John-Paul Flintoff

Look out for Wendy

This is Wendy Asumadu at the 2014 Creative Conscience Awards. She won silver for her film about the struggles and prejudice associated with people suffering from bipolar and other mental disorders. I asked to have my photo taken with her.

A few weeks later, Wendy got in touch to ask for advice about something – just as I was wondering who might help me with a film project I’ve been working on. I gave my advice, and then made a request.

I had eight hour of footage, showing me being coached by my friend and coach Andreas Kommling, on the subject of my Queen Anne project. I wanted to use the footage, in some form, to give a sense of how coaching works – because I’m offering to coach others as part of the crowd-funding for that project.

Wendy agreed to look at the footage, and to produce an edit.

She watched it – no small achievement – then gave me her analysis. “The original footage makes sense in terms of understanding what is going on, but 30 minutes is very long so I understand why you’ve suggested I cut it.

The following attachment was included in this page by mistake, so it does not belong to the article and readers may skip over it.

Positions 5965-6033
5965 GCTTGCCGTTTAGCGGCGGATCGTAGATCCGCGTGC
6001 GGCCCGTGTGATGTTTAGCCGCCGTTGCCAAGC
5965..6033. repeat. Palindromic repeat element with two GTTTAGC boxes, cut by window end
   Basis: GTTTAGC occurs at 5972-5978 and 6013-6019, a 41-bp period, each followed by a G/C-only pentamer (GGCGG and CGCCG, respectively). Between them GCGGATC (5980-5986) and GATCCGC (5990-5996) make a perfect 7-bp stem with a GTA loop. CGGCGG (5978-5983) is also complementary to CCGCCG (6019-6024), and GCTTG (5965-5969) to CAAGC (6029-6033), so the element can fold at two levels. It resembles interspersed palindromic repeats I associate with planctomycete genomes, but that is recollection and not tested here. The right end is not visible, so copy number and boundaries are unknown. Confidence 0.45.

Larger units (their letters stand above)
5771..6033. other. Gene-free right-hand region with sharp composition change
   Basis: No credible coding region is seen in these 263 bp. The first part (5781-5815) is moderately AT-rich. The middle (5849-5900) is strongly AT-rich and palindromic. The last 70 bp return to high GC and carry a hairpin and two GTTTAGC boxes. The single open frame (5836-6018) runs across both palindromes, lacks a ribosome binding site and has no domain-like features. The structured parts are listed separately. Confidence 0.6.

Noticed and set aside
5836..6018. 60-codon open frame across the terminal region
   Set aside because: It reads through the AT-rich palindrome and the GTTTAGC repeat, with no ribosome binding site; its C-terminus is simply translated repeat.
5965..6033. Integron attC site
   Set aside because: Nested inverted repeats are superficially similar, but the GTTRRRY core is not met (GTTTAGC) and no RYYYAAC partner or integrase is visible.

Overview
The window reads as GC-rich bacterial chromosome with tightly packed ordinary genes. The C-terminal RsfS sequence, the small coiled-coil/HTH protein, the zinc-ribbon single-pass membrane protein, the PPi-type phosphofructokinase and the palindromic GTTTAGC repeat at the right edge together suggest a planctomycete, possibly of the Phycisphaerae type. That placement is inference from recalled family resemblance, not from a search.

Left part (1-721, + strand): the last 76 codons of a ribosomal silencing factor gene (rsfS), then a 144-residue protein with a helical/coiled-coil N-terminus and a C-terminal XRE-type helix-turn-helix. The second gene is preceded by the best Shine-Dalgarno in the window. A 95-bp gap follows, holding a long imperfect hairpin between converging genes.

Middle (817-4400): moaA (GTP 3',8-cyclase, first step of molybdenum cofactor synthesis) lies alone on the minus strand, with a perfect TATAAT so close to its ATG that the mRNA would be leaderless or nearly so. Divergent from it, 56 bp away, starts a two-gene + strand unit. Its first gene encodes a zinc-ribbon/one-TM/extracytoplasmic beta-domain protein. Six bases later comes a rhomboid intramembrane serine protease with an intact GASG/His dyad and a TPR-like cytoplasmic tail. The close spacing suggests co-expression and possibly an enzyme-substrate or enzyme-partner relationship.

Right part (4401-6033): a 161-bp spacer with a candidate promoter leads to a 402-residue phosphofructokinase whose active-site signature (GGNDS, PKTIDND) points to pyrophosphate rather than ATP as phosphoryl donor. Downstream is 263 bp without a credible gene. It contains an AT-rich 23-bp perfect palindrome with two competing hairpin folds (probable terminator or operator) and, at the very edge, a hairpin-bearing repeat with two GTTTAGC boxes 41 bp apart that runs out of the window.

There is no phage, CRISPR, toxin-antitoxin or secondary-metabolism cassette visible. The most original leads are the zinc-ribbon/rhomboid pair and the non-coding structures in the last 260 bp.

“When I tried to cut the footage, it didn’t feel like coaching. It just felt like a conversation. The beauty of coaching cannot be shown in two to three minutes because it involves such a intense conversation.”

So I have decided, on the advice of the Creative Conscience Award winner 2014, to upload only very short snippets of the coaching I did with Andreas. I feel incredibly grateful to Wendy for her work just watching all that footage, and for doing these short edits – but most of all for giving me advice that was honest, and clear.

Remember that name! I’ve a feeling we’re going to hear great things about Wendy.

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